Cold hardiness of Gertrude Jeckyl and Constance Spry

I was wondering what people’s experience has been?
I’ve read:
-Constance Spry was tip hardy in zone 5 (Paul Barden or Henry Kuska)
What did people find in zone 4?
_ Gertrude Jeckyl dies to the ground but comes back (zone 3b? Or 4)
But how cane hardy is she? Zone five? Zone four?

I’m trying to plan for crosses with my F1 seedlings: some to gain more cold hardiness, while others to reinforce old rose look and Fragrance without losing too much of cold hardiness gained.

4a Canadian “near” Rocky foothills.

My 2 Gertrude’s only survive in a sheltered spot. Usually cut canes down in spring to first new leaves - good year about 6” to 12”. Been flowering for 10-15 years. Other two planted in colder windy spots passed on long ago.

Constance did not make it - nor did any of the scores of Austins tried and not planted in a shelter spot, including the rugosa hybrids.

Thanks for that!

Here is 1 of 2 Gerties today after spring pruning of dead canes. Been in ground for 10-15 years and bloom every year - as mentioned sheltered south exposure. Grow canes anywhere from 2 to 5 feet +/-.

Hail thrown in for free today, as is Snow White’s rodent deterrent scare crow behind the fence as last line of defence.

Thanks for the update! It is the duration of years I am really interested in. So many others manage to pull off a couple winters, but they dwindle each season and then die.
Whatever allows Gertie to come back year after year seems to set her apart, if only it could be passed on to offspring.
You are so e 4a, so is that 3a in U.S. ?

Sorry “so e” was “zone” when I typed it. I need to be more careful to reread, as autocorrect despises me, or perhaps the other way around.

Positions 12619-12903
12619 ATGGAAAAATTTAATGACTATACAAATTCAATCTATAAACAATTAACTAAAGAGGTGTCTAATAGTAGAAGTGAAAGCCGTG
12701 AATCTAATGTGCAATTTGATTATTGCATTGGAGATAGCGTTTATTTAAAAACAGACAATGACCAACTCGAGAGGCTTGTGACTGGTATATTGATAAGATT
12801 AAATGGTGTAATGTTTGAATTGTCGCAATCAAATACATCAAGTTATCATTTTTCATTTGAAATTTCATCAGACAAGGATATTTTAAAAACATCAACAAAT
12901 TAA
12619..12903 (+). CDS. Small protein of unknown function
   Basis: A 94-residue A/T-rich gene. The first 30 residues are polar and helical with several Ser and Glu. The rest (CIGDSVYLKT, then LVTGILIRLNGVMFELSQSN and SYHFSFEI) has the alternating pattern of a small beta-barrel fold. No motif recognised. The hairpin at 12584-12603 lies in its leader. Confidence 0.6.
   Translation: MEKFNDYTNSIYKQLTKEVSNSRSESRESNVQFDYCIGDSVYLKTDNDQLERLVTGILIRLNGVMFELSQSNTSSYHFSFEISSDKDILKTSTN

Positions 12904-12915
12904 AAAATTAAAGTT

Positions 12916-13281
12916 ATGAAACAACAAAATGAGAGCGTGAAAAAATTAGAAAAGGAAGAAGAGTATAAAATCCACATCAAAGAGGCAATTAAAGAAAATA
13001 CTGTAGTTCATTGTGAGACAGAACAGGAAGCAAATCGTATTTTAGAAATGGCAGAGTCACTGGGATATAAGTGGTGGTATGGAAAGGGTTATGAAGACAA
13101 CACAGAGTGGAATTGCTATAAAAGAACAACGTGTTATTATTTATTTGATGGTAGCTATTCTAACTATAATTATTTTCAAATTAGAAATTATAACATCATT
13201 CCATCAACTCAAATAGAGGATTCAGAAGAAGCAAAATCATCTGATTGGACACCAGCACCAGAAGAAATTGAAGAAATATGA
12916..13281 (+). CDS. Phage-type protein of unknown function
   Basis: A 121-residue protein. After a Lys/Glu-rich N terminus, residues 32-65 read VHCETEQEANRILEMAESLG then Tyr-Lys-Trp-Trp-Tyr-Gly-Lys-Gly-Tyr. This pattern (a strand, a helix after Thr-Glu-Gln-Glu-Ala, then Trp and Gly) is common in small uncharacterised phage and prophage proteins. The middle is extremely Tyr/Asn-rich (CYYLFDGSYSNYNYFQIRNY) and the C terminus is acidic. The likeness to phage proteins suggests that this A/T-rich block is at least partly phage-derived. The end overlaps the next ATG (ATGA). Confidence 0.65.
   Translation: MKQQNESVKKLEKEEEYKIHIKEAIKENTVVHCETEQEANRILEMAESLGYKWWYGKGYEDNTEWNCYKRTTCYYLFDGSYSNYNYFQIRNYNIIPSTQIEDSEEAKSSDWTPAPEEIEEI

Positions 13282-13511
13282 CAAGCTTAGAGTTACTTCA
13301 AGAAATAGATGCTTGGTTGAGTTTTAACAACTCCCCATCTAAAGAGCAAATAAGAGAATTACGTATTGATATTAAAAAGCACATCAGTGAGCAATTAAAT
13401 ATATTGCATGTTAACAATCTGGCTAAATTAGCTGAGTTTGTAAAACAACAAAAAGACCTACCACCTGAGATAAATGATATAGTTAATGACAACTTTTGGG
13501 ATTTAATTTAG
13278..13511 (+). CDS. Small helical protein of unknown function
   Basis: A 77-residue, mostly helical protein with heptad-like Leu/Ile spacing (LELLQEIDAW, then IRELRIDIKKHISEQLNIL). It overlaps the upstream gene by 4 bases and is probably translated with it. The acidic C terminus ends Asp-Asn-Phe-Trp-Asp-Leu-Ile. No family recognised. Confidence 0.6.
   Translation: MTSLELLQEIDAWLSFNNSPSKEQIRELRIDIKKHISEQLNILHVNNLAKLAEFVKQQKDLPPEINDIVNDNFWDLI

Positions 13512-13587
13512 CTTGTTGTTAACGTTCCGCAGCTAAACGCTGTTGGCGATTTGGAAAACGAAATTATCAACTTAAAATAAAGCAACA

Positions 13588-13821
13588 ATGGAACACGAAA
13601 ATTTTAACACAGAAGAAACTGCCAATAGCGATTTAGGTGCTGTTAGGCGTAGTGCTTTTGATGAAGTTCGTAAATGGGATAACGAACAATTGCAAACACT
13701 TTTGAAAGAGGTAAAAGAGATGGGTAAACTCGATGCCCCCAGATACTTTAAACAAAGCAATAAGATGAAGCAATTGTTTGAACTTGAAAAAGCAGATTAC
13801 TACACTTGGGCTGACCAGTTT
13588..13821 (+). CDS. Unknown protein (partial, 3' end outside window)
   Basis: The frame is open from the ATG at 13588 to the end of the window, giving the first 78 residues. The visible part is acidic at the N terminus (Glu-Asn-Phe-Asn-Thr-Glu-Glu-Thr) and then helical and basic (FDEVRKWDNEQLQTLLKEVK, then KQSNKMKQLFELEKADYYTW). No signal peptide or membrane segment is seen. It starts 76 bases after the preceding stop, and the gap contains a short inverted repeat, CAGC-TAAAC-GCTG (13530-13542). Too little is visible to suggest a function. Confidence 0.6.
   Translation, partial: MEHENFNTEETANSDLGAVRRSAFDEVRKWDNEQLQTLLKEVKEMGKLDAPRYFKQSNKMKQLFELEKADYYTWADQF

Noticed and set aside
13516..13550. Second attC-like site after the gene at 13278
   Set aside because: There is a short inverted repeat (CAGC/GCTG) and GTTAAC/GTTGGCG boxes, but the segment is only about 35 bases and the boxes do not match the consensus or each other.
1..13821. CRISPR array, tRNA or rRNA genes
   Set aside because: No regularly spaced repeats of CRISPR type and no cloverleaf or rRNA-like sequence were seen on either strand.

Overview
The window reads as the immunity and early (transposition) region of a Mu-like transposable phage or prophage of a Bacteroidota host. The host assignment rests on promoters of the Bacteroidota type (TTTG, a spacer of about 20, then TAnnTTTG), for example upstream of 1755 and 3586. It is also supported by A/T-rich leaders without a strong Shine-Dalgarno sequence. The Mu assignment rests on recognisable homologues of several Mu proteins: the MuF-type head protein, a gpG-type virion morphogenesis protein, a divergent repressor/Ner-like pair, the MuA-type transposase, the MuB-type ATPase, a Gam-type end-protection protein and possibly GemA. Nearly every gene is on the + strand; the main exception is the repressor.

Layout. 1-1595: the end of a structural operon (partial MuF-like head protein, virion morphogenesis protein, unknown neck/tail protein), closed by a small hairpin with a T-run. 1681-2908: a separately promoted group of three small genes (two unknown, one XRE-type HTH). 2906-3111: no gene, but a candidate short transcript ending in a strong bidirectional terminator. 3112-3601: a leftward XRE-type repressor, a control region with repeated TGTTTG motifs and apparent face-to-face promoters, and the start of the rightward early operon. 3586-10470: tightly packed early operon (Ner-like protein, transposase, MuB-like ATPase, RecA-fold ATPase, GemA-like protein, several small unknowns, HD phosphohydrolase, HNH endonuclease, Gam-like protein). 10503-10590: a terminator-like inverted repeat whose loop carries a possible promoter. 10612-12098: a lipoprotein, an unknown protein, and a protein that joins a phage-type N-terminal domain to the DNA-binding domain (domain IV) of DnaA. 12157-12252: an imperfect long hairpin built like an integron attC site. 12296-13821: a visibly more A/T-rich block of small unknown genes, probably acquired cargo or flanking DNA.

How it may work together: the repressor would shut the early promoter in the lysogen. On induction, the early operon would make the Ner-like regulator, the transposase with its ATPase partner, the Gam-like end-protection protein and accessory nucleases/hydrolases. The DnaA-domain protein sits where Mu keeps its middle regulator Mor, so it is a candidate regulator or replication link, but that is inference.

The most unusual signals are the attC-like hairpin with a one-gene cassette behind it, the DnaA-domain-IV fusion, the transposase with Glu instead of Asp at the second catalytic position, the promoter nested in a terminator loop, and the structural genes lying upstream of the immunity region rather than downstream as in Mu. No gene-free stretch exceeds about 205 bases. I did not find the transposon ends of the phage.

Zone 4a Canadian - use to be 3a then made 3b. But spot is south exposure and sheltered from northerly - westerly - easterly winds. At one time l thought it was zone ~3 US. But last read, read like one can’t directly translate - because some different variables in use between the two.

I used some web blog gardening guide awhile back whose author wrote about buying perennials vs sticker zone designation for US and Canadian products. Remember US as a lower number when compared to this area’s Canadian zone value.

I had Constance Spry in zone 5a and it usually died back around 50% to 75% each winter. It never really seemed happy. By contrast, I had James Mason next to it which was unstoppably vigorous.

Thanks for the input, both of you.
It makes me wonder if I should have grabbed James Mason instead of Tuscany Superb, which was sitting right beside it. Perhaps next time.
Has anyone had experience breeding with James Mason?

In a funny coincidence I have ‘Constance Spry’ and ‘James Mason’ growing next to each other; but they are in zone 6 (and getting warmer). ‘James Mason’ is a real wandering man, now after a decade and more it is a huge thicket, but ‘Constance Spry’ seems to stay in one place. I can offer some cold hardiness info on ‘Constance Spry’ since I have had it growing in upstate NY in zone 4 for a couple of decades. It grows very well and flowers profusely against a south wall protected from the wind. It is a great plant. This is a vacation cottage so ‘Constance Spry’ gets little attention.

Thank you! Seems like wind protection may be important for Constance. I will keep that in mind. Our snow would protect it for three to five foot (depending on winter), but I would love to grow it as a climber. Might need a protected wall for it.
But it does sound more hardy than other Austin’s I’ve grown, aside from Gertie of course.
Has anyone found cold hardiness pass from Gertie to offspring?